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Talocci v. Strelecki

New Jersey Superior Court, Appellate Division

Decided: January 30, 1967.


Conford, Foley and Leonard. The opinion of the court was delivered by Leonard, J.A.D.


[93 NJSuper Page 569]

Appellant appeals from an order of the Director of Motor Vehicles suspending his driver's license for one year.

The suspension stemmed from a fatal accident which occurred on July 27, 1965 at or about 3:30 P.M. on Route 35, Wall Township. At the time appellant was driving his delivery truck in a southerly direction, when it went across the center line and into a lane of oncoming traffic, stalled, and was struck by an auto operated by Phillip Tucci, in which his wife Ida Tucci, the deceased, was a passenger.

As a consequence of that collision the Director notified appellant that she proposed to revoke his driver's license because of the alleged violation of N.J.S. 39:4-97 (careless driving), 39:4-82 (failure to drive on the right-hand side of the road where possible), and 39:4-84 (failure to give an oncoming driver at least one-half of the road where possible). Appellant requested a hearing, which was held on March 8, 1966 before a senior hearing officer of the Motor Vehicle Department. At that hearing police officer Robert Brice, Phillip Tucci, John R. Graves and appellant were called as witnesses.

Appellant testified to the following: He was operating his truck as aforesaid, and since it was raining very heavily his lights, windshield wipers and defroster were in operation. Immediately prior to the incident he had proceeded at about 20 miles per hour up an incline formed by a railroad overpass and was coming down at or about 25 to 27 miles per hour. When he had just crossed the bridge of the overpass he first noticed another car, driven by an unknown woman,

[93 NJSuper Page 570]

pass him on the right, and then that car immediately cut him off. He reacted by applying his brakes in order to avoid striking that car or forcing it off the road. As a result his truck slowed, skidded south and then east across the highway where it stalled for about five seconds before being struck by the Tucci automobile.

Officer Brice testified that he arrived at the scene about three minutes after the accident. He drew a diagram of the scene and described the position of the two automobiles as he found them. He placed the point of impact to be east of the center line of the road, i.e., in the northbound lane. The officer further testified that appellant gave him a statement of the accident which was substantially the same as appellant's previously noted testimony. The officer added that under normal conditions the speed limit on the roadway at the point of the accident was 50 miles per hour. On cross-examination he conceded that he had "no proof" of anything that appellant did in the operation of his motor vehicle which in his opinion "indicated careless driving."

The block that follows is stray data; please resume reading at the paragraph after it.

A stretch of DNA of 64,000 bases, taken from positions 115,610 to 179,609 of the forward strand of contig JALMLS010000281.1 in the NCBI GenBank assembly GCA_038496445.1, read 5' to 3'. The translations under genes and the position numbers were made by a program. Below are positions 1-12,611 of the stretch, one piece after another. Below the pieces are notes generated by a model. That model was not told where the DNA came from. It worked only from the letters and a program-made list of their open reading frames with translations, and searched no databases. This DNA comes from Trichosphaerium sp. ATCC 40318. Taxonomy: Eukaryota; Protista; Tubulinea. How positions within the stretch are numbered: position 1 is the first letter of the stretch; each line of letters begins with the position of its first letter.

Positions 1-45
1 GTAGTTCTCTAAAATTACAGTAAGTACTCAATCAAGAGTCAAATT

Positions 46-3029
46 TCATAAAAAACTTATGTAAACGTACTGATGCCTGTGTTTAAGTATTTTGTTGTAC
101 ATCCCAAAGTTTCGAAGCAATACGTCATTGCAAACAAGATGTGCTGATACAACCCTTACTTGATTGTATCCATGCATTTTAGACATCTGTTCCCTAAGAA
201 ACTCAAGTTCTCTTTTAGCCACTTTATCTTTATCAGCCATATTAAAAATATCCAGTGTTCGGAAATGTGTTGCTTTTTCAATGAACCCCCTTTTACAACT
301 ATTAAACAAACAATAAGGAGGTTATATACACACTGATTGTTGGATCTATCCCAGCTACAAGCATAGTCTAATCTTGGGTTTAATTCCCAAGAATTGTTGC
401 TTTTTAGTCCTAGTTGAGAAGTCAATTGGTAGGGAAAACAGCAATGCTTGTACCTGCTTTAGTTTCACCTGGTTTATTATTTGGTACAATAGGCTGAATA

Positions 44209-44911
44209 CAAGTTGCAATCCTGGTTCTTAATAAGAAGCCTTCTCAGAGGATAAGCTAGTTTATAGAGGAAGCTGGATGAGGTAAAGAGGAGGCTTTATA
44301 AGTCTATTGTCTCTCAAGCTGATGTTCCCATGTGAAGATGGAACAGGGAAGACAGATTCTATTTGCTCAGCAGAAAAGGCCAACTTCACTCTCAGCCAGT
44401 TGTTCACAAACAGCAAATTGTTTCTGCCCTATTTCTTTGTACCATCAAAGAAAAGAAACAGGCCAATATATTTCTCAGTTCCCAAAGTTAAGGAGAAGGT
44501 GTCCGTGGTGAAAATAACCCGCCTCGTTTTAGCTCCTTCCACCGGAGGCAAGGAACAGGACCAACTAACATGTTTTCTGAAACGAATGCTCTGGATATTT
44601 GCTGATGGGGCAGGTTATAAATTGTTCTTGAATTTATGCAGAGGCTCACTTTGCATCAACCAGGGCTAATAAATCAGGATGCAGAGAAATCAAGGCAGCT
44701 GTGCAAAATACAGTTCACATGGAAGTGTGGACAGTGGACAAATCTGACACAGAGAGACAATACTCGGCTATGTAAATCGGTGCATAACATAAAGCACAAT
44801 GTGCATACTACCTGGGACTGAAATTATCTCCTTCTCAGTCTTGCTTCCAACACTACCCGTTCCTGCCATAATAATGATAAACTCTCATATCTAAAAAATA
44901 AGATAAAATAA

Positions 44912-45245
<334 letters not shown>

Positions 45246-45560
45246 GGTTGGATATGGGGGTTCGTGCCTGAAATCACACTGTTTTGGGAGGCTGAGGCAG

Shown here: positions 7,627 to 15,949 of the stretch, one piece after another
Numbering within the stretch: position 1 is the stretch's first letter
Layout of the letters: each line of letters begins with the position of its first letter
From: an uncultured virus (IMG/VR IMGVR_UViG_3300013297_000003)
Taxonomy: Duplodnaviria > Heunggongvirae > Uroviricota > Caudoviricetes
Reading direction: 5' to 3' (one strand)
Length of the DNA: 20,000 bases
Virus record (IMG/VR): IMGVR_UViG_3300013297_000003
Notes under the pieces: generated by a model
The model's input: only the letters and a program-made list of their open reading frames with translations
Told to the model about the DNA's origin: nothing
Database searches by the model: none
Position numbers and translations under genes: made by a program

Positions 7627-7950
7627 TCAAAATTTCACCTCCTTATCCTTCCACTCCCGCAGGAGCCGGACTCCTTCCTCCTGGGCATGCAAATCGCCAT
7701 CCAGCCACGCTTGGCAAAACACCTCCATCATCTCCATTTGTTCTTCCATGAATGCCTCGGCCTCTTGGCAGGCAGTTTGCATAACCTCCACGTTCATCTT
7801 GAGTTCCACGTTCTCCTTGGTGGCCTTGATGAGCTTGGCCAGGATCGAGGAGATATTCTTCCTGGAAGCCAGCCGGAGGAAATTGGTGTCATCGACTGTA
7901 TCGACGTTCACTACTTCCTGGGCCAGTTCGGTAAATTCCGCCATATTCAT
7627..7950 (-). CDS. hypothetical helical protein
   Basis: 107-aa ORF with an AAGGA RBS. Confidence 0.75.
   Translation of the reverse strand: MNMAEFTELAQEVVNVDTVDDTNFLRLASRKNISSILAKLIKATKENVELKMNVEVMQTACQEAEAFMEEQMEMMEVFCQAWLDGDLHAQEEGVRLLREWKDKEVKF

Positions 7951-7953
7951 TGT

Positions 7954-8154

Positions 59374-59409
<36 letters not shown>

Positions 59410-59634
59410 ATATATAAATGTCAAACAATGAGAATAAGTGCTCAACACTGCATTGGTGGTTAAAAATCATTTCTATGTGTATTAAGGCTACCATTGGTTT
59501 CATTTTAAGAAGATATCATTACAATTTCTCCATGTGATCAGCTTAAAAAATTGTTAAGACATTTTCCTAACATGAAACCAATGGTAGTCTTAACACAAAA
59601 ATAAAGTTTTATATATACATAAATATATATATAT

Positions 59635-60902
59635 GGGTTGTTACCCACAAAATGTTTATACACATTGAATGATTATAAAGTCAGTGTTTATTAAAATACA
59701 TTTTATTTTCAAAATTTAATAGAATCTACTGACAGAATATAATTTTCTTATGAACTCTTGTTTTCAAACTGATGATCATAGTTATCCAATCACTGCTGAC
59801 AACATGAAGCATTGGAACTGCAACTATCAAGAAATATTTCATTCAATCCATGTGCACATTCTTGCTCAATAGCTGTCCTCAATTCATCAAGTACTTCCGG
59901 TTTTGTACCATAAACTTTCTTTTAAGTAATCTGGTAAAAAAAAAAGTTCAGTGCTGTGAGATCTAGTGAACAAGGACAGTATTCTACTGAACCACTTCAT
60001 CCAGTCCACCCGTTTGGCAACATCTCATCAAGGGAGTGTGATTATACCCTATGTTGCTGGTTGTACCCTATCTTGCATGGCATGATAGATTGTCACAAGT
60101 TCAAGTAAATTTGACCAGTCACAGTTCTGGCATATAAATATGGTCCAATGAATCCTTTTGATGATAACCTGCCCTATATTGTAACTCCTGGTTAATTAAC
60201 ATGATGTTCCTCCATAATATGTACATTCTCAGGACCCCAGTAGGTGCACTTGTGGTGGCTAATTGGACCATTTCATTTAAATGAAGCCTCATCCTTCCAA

John R. Graves, a co-employee of appellant, testified that at the time involved he was operating his delivery truck on Route 35, in a southerly direction and was about 100 feet in front of appellant. He stated that when the two trucks came over the overpass he noted in his mirror that appellant was directly behind him but when they had come down a little further, he looked again, and he noticed that another car which was very close to appellant had come between them. At that time he saw appellant's truck skid or spin across the highway and stop. However, he did not see the impact.

Phillip Tucci testified that he was proceeding north at about 25 to 30 miles per hour when "all of a sudden" he saw a truck in front of him; he impulsively stepped on his brake; his auto slowed down considerably but the front of his car skidded into and struck the right-hand side of the cab of the truck. He was unable to recall whether the truck was moving at the time of impact.

[93 NJSuper Page 571]

Apparently the woman driver continued on and no one discovered who she was.

The hearing officer, citing the heavy rain and appellant's familiarity with this particular highway, concluded that appellant "was traveling too fast for conditions regardless of the presence of an unidentified vehicle." He then noted that if appellant had driven his truck with requisite care and at a safe speed, "he would have been able to control his vehicle regardless of any unusual circumstances that would have developed at the time." He concluded that the State's charges had been substantiated.